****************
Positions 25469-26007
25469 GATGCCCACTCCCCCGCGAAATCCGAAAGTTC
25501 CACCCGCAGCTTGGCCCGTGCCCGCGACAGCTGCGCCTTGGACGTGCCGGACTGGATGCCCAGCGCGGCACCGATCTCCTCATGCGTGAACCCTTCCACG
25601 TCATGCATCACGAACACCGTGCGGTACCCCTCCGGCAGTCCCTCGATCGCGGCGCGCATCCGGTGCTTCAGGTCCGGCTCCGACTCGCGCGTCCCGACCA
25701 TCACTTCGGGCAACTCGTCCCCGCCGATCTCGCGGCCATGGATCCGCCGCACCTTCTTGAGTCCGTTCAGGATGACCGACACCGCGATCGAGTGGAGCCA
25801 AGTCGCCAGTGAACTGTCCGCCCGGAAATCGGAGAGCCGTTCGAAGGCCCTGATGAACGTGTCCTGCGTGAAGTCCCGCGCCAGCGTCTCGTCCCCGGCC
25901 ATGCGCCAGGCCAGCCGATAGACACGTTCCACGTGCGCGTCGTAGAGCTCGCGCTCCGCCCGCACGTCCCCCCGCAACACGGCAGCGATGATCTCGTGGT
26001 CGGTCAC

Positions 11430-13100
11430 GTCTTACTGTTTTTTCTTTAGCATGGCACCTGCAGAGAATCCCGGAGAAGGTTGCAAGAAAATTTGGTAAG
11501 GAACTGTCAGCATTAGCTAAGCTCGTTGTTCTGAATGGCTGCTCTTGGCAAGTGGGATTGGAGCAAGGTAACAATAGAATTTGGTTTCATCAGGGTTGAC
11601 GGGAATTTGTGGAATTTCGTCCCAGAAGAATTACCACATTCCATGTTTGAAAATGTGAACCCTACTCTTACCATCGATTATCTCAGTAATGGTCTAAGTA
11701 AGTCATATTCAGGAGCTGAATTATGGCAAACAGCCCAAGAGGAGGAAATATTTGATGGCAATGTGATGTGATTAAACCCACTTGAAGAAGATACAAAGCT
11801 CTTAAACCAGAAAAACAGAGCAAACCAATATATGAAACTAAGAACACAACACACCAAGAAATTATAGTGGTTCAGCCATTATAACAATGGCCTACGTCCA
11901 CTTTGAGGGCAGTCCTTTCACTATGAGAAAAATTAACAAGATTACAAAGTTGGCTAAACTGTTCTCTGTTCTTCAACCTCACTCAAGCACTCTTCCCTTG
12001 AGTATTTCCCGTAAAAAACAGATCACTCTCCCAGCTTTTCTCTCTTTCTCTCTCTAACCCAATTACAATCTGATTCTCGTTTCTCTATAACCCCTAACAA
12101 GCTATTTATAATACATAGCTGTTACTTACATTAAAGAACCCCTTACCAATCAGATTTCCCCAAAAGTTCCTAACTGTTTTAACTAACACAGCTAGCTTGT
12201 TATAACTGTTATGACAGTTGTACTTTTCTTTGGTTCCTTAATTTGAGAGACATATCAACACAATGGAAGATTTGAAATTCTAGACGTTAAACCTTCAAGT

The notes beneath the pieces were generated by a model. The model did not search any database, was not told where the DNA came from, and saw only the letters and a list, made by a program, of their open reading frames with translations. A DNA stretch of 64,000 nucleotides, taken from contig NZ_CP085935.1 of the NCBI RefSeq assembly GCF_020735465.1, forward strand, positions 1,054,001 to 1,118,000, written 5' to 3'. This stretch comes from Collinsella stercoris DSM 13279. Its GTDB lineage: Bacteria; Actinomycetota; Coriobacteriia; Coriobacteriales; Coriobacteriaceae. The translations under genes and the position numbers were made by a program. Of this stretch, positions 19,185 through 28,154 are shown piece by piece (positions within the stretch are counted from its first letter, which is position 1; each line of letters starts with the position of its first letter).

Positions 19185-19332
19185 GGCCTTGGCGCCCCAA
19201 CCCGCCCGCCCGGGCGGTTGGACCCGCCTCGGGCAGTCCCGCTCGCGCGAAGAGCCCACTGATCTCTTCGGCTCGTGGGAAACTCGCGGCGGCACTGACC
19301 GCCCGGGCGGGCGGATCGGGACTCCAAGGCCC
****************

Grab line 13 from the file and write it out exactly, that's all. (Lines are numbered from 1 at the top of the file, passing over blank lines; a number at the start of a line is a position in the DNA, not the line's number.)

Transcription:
11701 AGTCATATTCAGGAGCTGAATTATGGCAAACAGCCCAAGAGGAGGAAATATTTGATGGCAATGTGATGTGATTAAACCCACTTGAAGAAGATACAAAGCT